Flax Linum usitatissimum
How to sow flax: Direct seed outdoors
Sun requirement for flax: Plant in Full Sun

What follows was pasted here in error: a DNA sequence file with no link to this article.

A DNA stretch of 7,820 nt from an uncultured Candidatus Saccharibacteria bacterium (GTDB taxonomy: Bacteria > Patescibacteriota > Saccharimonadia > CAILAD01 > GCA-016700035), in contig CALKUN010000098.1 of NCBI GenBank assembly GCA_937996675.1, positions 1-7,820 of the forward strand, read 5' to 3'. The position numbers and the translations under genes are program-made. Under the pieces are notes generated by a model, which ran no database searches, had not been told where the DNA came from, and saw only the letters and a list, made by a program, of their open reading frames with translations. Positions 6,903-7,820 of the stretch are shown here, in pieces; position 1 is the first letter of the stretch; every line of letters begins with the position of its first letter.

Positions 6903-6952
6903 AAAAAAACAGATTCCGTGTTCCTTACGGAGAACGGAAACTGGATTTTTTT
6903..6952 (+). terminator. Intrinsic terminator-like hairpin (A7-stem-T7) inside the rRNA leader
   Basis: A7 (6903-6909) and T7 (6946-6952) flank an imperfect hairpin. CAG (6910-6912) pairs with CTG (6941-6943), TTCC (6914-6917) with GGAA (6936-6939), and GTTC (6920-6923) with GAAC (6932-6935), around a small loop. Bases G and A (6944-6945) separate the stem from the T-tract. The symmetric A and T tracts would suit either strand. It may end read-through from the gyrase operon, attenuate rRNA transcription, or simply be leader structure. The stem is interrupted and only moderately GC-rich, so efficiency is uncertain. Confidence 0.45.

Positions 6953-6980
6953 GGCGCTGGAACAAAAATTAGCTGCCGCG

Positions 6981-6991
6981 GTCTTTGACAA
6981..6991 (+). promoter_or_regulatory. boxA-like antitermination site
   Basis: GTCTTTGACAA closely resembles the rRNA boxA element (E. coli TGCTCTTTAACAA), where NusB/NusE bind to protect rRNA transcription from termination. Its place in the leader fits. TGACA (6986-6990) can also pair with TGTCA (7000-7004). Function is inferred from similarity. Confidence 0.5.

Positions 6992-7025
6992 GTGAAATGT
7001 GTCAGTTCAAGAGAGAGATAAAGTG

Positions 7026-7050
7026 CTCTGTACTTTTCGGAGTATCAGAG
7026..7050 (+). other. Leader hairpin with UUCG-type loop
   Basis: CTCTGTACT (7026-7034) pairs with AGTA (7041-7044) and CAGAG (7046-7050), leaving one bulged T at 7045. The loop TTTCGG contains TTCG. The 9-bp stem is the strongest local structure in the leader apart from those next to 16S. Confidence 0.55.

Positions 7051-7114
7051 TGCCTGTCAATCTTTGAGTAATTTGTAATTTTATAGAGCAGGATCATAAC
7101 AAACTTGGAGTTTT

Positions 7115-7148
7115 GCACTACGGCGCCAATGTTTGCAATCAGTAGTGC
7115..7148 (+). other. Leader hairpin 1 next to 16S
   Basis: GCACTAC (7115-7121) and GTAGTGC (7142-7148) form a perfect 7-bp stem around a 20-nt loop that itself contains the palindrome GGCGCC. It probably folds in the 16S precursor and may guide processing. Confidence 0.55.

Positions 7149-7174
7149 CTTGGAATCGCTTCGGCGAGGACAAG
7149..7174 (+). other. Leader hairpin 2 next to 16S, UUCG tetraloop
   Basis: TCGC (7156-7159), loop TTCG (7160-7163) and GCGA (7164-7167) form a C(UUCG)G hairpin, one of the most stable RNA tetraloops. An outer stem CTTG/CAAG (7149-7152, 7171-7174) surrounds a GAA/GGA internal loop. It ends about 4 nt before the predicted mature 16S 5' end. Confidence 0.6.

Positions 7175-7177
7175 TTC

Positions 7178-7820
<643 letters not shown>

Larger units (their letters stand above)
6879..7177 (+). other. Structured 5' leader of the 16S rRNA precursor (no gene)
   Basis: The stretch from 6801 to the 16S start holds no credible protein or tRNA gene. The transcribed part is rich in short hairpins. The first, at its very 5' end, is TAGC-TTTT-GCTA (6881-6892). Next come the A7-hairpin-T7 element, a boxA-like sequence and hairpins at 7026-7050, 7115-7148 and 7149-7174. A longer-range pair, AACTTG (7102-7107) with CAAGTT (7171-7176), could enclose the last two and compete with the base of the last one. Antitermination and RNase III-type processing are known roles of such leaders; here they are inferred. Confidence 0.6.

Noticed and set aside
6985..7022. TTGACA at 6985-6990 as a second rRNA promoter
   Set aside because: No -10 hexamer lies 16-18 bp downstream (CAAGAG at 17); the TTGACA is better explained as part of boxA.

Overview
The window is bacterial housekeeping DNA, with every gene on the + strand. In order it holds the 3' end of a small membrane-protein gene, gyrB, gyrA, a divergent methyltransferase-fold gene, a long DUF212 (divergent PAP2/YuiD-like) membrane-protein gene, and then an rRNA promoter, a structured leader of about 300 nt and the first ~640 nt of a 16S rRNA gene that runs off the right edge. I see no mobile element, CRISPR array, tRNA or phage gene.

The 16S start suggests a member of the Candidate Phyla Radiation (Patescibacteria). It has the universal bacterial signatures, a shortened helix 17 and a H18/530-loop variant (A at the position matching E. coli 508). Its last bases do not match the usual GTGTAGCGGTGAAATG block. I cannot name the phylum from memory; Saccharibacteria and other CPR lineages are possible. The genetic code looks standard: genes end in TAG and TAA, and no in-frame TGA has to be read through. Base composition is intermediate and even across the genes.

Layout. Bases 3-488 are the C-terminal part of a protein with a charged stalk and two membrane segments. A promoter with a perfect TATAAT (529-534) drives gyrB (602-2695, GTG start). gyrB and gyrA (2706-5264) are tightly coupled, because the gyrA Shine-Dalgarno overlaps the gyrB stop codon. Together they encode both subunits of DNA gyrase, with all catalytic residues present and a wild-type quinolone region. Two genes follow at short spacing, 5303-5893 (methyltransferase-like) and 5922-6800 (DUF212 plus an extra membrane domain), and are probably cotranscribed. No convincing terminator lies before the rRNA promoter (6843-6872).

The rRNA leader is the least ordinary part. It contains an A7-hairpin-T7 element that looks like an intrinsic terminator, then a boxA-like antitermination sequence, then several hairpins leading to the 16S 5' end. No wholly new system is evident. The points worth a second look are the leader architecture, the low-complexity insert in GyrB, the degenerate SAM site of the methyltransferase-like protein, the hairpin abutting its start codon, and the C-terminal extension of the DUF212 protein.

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Flax is an annual, upright plant in the Linaceae family that was first cultivated in the Fertile Crescent for it's food and fibers. Flax is grown for it's seeds (which are eaten, ground into flaxmeal, added to bread, and pressed into oil), it's cellulose fibers (which are spun into linen), and as an ornamental. Flax does best in cooler climates, and can be direct seeded outdoors in the early spring as soon as the soil can be worked. Flax grows best in self-supporting patches, like grains, and should be broadcasted and raked. Seeds can be tossed with flour before sowing to help them spread evenly across the soil. Flax's slender stems grow quickly and produce pale blue flowers 15-25mm in diameter that mature into round seed pods containing 4-10 glossy brown seeds. The pods are left to dry on the plant until they turn from green to ochre or brown. Once 90% of the pods are dry, they can be harvested. Flax can also be grown as sprouts, which have a slightly spicy flavor. The seeds and oil are high in omega-3 fatty acids and are used as nutritional supplements. Flax fibers are two to three times as strong as cotton fibers and are naturally smooth and straight. Linseed meal, the byproduct from pressing oil from flax seeds, can be fed to livestock.
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